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Setting limits around screen time is something that my husband and I are learning to navigate as our boys get older. Our two oldest, ages 7 and 5, are eager to interact with any screen available to them whenever they can get it. They don’t have any devices of their own yet and they need our permission in order to play on the computer or iPad so they ask at all hours of the day. Most of the time, this can be very frustrating….and annoying….for my husband and I.
When school started again this fall my husband and I faced another dilemma. The boys were not cleaning up after themselves on a daily (and often hourly!) basis. This resulted in us nagging them to pick up their stuff, or we ended up putting things away ourselves. We were not happy with either of these “solutions”!
We felt that all of our interactions with the boys focused around negotiating screen time or nagging about chores. Not fun for any of us.
I had heard about the idea of a family meeting, so we decided to try it, to see if, together, we could come up with some solutions. We told the boys that Friday after supper, we were going to eat some ice cream and talk. Then, the four of us sat down around the dinner table. My husband and I put together a rough draft of what our expectations were (for chores, cleaning up and screen time) and our goal was to work together to make a concrete plan.
Our first topic was the cleaning up after themselves issue. The past number of months their room would get messy enough that we wouldn’t be able to see the floor. Another one was putting their things away after they got home from school. These chores were non-negotiable, as far as my husband and I were concerned, so these were put on the list at the beginning. We then gave them a list of chores that we feel are age appropriate and they each got to pick the ones they wanted to do. We talked about how being part of a family meant that we all had to share in the work of keeping the house tidy.
Our second topic was the screen time issue. We wanted our boys to feel that they could have some control over the amount of screen time they are able to have, all within a bigger limit that we set. We also wanted them to know that screen time is only one of the many wonderful activities we have to do in our home. We enjoy all kinds of things together—playing, eating, reading, talking, visiting, going to church, or just relaxing together on the couch.
Here’s what our discussion produced:
We are just over a month into this system and so far it’s been a success! If they don’t do their chores for allowance, they know they won’t get paid. They know that the amount of screen time they earn is in their control.
As soon as the boys get into the house after school I make a point of connecting with them. I watch them run off the bus and into the house and greet them with hugs and big smiles. I ask them how their day went (I can tell by their body language if something didn’t go right) as they unpack their bags. My husband and I want them to know that spending time together is our first choice, our favourite “go to” activity. Then they’re off to start working away on their lists. The time between 4 and 5pm is a little busy in our house because parents come to pick up the children I care for during the day, so the boys get their allotted 30 minutes of screen time during this hour. They know how to start the timer on the microwave and they switch off as soon as the timer is up. Sometimes they need a few reminders to get off, especially if the house is still a little busy. They know they get more time again the next day so logging off games and turning screens off hasn’t been too big of a challenge (yet…).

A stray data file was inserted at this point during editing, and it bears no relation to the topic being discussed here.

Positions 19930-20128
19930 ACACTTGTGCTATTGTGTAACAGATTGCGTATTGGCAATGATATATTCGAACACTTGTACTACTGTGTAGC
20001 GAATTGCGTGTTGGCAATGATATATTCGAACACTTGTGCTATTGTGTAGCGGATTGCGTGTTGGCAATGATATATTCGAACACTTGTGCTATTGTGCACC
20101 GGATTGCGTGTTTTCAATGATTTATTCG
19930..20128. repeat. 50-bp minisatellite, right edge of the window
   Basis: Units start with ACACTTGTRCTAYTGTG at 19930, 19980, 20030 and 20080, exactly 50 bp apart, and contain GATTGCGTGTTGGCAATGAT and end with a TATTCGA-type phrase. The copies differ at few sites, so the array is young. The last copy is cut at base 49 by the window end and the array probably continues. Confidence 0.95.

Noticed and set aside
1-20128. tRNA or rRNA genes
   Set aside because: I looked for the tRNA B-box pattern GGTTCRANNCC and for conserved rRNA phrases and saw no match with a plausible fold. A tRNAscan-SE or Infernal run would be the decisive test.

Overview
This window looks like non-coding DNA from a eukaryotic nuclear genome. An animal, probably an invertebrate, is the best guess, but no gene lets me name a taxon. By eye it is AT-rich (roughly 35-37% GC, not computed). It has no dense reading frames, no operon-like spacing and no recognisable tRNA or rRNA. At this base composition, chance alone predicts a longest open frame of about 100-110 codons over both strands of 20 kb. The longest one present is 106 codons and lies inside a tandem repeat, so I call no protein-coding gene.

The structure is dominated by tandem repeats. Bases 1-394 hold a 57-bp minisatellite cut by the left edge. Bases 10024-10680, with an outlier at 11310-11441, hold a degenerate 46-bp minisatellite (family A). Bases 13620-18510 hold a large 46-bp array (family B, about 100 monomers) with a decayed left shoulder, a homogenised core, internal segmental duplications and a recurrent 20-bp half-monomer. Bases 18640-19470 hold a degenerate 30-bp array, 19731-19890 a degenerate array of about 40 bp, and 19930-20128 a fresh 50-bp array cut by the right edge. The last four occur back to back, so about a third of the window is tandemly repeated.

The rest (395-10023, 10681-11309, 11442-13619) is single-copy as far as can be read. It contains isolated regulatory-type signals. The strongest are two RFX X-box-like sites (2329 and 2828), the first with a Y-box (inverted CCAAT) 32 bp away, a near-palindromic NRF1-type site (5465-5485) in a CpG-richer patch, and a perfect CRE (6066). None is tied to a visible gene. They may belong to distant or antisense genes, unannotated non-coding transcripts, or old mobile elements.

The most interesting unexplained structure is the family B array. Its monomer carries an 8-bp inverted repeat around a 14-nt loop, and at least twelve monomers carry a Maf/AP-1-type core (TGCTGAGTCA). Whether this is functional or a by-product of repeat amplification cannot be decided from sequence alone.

We feel that this method is teaching them some responsibility for their own things, their time, and simply being part of a family that works together. Our oldest just made his first purchase yesterday: a Lego advent calendar from Costco that he proudly saved for. We’re proud, too!
Eventually our system will need some tweaking and adjustments as the boys get older. They’ll need screen time for homework, and we know that our youngest will soon want to do more than watch his big brothers play. When that happens, we will sit down again, eat some ice cream and talk about the changes that need to be made. When that meeting comes, they’ll be able to have a lot more input into what they feel is and isn’t fair and what they think will work.
Our meeting came to a close. They hurried off start on their chores: clear the table of our dessert dishes and load them into the dishwasher. We didn’t have to ask them twice.
Melodie Stryker is the proud mother of three boys. She is an Experienced Parent with Parenting Now and looks forward to connecting with website visitors via the Let’s Talk Parenting chat button. Ask her about screen time, chores—or any other topic that has to do with raising boys! She may not know all the answers, but she would love the conversation.
The Canadian Paediatric Society recently posted a position statement regarding screen time and young children, titled, Screen time and young children: Promoting health and development in a digital world (November 2017). While their guidelines are specific to children under the age of 5, their strategies could be useful for any aged child or teen.
They recommend the following strategies for parents and caregivers:
Minimize screen time:
Mitigate (reduce) the risks associated with screen time:
As a family, be mindful about the use of screen time:
As a parent or caregiver, model healthy screen use:
The full position statement is available here…